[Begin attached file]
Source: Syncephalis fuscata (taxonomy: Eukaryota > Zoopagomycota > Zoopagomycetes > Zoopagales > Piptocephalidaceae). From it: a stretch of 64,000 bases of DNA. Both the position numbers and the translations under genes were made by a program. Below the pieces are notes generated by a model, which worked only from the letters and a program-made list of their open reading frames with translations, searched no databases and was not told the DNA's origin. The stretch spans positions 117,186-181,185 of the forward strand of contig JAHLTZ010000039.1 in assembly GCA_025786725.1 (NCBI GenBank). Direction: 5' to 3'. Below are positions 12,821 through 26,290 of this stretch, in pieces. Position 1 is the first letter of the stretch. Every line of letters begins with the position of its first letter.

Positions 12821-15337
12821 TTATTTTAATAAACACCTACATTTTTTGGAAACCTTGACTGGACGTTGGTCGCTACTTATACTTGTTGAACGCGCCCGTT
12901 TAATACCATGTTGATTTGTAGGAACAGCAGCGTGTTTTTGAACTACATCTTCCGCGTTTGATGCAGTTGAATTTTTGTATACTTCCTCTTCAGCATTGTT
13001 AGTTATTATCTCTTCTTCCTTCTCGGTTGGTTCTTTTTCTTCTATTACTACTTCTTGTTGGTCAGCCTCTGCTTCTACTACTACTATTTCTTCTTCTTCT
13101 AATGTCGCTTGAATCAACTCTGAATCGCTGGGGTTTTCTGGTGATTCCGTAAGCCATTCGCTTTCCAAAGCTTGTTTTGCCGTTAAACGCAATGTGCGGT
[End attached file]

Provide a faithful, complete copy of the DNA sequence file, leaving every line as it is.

Source: Syncephalis fuscata (taxonomy: Eukaryota > Zoopagomycota > Zoopagomycetes > Zoopagales > Piptocephalidaceae). From it: a stretch of 64,000 bases of DNA. Both the position numbers and the translations under genes were made by a program. Below the pieces are notes generated by a model, which worked only from the letters and a program-made list of their open reading frames with translations, searched no databases and was not told the DNA's origin. The stretch spans positions 117,186-181,185 of the forward strand of contig JAHLTZ010000039.1 in assembly GCA_025786725.1 (NCBI GenBank). Direction: 5' to 3'. Below are positions 12,821 through 26,290 of this stretch, in pieces. Position 1 is the first letter of the stretch. Every line of letters begins with the position of its first letter.

Positions 12821-15337
12821 TTATTTTAATAAACACCTACATTTTTTGGAAACCTTGACTGGACGTTGGTCGCTACTTATACTTGTTGAACGCGCCCGTT
12901 TAATACCATGTTGATTTGTAGGAACAGCAGCGTGTTTTTGAACTACATCTTCCGCGTTTGATGCAGTTGAATTTTTGTATACTTCCTCTTCAGCATTGTT
13001 AGTTATTATCTCTTCTTCCTTCTCGGTTGGTTCTTTTTCTTCTATTACTACTTCTTGTTGGTCAGCCTCTGCTTCTACTACTACTATTTCTTCTTCTTCT
13101 AATGTCGCTTGAATCAACTCTGAATCGCTGGGGTTTTCTGGTGATTCCGTAAGCCATTCGCTTTCCAAAGCTTGTTTTGCCGTTAAACGCAATGTGCGGT